Inside the halls of Tulsa’s Nathan Hale High School, pregnant and expectant youth gathered with a counselor to learn safe sleeping tips for their babies on the way. They’d already had in-depth and vulnerable conversations about what to expect during labor and delivery, how to deal with incessant crying, and at what age babies could start eating solid food.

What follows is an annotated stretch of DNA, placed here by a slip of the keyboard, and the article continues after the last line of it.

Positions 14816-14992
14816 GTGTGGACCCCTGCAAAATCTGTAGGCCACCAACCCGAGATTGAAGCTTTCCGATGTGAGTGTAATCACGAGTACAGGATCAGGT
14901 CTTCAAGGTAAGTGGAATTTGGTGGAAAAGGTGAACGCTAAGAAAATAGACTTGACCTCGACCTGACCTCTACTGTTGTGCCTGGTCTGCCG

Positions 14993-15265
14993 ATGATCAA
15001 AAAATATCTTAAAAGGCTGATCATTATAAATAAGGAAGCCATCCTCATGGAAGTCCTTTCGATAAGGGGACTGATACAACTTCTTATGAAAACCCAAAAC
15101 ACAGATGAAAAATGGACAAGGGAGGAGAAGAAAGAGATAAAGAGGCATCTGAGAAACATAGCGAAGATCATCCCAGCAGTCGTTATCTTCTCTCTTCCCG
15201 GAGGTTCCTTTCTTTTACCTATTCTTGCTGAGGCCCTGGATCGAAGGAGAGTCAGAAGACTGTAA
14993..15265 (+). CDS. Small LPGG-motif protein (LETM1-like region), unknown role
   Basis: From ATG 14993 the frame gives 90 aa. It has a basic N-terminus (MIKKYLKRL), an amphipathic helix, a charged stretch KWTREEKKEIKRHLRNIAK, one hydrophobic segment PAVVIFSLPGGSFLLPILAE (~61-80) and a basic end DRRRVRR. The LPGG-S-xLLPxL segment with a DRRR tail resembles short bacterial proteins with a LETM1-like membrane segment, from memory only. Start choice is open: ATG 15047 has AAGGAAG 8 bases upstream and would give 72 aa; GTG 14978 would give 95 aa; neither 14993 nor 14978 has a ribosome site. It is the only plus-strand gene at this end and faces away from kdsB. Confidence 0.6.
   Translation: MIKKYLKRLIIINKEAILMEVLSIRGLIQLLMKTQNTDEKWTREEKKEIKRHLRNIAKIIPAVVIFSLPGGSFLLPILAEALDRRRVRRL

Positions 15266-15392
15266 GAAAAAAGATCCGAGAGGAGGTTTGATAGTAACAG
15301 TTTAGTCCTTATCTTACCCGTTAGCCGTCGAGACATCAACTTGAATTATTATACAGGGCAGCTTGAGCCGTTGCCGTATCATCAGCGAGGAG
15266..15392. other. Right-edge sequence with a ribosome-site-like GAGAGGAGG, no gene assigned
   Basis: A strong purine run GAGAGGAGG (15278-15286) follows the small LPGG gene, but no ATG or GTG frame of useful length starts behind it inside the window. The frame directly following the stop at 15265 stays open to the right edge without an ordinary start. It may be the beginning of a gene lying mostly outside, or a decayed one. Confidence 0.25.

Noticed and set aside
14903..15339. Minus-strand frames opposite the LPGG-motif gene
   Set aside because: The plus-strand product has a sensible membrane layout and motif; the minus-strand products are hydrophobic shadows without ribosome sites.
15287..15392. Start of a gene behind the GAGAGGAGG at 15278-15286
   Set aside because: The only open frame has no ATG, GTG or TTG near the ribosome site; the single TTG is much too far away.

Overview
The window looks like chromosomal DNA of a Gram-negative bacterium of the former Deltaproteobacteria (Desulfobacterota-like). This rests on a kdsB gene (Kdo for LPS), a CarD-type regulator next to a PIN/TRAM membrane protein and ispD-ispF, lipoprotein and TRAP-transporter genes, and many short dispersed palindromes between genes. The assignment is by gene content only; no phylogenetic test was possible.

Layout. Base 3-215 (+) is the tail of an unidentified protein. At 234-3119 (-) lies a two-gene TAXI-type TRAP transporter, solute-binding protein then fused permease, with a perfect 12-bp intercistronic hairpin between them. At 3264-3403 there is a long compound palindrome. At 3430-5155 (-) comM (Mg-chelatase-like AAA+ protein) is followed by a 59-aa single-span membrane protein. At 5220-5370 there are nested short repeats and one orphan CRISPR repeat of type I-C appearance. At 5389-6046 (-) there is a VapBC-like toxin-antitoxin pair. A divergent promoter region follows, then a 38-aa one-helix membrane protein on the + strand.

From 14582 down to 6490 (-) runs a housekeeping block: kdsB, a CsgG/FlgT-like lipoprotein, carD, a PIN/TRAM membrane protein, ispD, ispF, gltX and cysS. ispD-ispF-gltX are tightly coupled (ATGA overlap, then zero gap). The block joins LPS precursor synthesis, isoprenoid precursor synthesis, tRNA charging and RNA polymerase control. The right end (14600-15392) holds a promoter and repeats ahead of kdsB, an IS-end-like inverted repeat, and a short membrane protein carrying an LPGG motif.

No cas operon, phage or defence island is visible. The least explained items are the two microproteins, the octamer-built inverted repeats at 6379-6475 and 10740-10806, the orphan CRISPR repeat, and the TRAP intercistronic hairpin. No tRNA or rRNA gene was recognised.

The young people were part of the city’s Strong Tomorrows initiative, which supports expectant and parenting teens through high school graduation, career and college readiness, subsequent pregnancy counseling, quality child care, and parent-engagement workshops. In Oklahoma, the state with the third highest teen-pregnancy rate in the country, advocates and educators in Tulsa have found a balance that has not only lowered teen birth rates in the county but respects young people who do get pregnant. The “purple” city in the deeply conservative “red” state of Oklahoma has managed to reduce teen pregnancy, in keeping with national trends, but it’s also empowering expectant and parenting youth.